Some may find it ironic, if Silicon Valley is to be viewed as an ally to cryptocurrency, that every major social media network is taking steps to ban ICO and crypto-related advertisements. How much will this affect the market?
There is an argument that these advertisements might cause people who cannot afford to invest in cryptocurrency to be tempted to do so when they don’t know enough about the investment. However, with the number of people engaged in social networking, the question is: is Big Tech preventing new money from entering the market?
Facebook, Instagram, and Twitter have already taken steps to ban these advertisements. Google announced that they would introduce similar regulations in the coming months, too.
It doesn’t help that Bitcoin has experienced a “death cross” recently, where the short-term moving average has fallen below the long-term moving average.
This has long been regarded as a bearish signal for currencies and commodities, and predictions are for a further slide in price. Others believe that this is a natural and healthy consolidation for the next bull run. Only time will tell.
The timing of the social media ban and Bitcoin’s death cross is certainly having its effect, but experts are not counting out the cryptocurrency market just yet. There are supporters who indicate that this is actually good for cryptocurrency as the sketchier projects won’t be able to enter the market, promote, and end up being terrible investments. This could be the precursor to more money gradually returning to the market, as altcoins’ true value and application become apparent. We shall see if the social media ban will have any long-term effects on price, or whether it will end up making the market more legitimate.
Facebook’s announcement to ban the ads also coincided with the SEC’s announcement that they were cracking down on fraudulent ICOs in an effort to regulate the cryptocurrency industry. This can, again be seen as a natural step in the evolution of crypto, but it could be the beginning of the SEC flexing its muscle against crypto. Facebook’s move certainly caused a ripple effect as other companies follow its lead.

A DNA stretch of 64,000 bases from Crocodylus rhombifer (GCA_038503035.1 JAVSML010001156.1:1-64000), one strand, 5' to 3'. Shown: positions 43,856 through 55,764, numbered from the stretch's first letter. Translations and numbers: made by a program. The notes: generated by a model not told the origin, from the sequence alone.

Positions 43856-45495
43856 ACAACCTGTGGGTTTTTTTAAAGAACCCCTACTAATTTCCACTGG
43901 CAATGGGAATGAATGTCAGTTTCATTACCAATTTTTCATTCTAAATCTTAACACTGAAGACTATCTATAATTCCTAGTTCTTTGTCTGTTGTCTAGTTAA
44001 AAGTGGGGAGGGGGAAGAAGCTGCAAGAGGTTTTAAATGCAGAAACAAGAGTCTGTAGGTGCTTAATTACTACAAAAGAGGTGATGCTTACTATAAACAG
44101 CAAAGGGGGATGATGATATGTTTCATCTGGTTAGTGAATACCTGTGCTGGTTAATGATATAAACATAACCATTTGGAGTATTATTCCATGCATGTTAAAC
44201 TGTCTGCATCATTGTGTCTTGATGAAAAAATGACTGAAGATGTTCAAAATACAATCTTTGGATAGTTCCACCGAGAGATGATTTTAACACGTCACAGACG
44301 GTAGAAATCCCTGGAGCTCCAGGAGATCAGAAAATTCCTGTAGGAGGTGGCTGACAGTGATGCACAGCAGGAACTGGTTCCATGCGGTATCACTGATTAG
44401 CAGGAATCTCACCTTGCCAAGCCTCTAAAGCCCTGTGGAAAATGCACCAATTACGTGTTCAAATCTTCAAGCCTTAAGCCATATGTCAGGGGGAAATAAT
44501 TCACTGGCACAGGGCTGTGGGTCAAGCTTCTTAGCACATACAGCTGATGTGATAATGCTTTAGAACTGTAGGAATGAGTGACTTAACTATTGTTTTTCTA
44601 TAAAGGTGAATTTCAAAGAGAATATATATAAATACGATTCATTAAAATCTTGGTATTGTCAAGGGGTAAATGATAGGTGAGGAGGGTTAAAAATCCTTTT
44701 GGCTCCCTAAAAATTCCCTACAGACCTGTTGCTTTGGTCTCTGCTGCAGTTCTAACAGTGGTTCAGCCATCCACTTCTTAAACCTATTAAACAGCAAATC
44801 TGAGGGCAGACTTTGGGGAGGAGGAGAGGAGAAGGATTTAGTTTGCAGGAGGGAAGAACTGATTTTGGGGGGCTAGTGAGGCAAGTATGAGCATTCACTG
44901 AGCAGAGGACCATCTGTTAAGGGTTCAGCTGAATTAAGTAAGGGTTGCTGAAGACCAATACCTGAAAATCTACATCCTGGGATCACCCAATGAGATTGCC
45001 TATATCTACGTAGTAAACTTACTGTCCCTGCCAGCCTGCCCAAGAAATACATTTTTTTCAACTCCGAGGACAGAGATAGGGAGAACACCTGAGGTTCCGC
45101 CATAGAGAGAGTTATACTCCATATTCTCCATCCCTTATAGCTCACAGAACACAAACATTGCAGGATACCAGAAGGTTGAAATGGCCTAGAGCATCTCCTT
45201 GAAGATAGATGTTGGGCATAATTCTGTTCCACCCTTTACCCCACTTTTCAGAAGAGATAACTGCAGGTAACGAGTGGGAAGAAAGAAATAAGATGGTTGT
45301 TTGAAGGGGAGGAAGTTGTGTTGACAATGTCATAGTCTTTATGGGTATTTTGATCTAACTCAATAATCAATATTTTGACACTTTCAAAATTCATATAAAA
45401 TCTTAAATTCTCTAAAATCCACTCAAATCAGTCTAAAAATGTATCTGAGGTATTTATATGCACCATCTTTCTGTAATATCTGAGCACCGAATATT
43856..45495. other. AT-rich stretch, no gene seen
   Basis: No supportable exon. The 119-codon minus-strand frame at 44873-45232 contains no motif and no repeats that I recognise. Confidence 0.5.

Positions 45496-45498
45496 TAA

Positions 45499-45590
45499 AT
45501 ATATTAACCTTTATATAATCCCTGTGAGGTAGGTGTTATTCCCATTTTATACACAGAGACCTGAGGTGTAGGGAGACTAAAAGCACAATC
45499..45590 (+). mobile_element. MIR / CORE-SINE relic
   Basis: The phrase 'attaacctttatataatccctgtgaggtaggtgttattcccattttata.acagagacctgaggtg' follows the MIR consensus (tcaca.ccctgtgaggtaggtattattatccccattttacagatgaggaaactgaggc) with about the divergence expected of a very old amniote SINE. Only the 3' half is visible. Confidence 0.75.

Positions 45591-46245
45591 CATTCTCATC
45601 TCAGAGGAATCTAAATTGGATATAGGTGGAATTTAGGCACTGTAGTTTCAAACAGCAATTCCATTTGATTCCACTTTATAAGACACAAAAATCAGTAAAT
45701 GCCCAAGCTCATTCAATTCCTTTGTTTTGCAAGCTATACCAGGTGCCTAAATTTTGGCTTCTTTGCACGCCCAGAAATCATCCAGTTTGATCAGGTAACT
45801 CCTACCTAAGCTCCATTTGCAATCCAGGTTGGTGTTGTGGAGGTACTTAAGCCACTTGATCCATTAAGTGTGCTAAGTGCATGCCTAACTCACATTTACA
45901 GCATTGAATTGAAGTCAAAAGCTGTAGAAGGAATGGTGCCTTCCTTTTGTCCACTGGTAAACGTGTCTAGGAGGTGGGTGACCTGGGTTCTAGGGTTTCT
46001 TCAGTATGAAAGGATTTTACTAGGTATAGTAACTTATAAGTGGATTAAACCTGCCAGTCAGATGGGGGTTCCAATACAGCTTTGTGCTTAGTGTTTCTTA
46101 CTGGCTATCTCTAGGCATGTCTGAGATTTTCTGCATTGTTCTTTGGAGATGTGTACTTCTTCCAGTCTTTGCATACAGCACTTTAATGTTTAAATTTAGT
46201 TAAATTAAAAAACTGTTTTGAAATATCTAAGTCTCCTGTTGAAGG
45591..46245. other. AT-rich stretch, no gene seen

Rosemary O’Neill, who heads Narrative, a blockchain-based social network that just closed its ICO, believes this is a step in the right direction. According to her, ICOs don’t rely on major social media platforms anyway.
She points out that crypto enthusiasts speak avidly of ICOs in Discord and Telegram channels so there is no real value in advertizing in the places where ICOs are banned anyway, which could be comforting to many investors who are holding long-term investments in the cryptocurrency market.
As traditional social media channels close their doors against emerging and existing crypto-businesses, perhaps the greatest reward for the industry will be the emergence of the best and smartest teams finding new ways to publicize their ICO and channeling their advertizing budget in a different direction.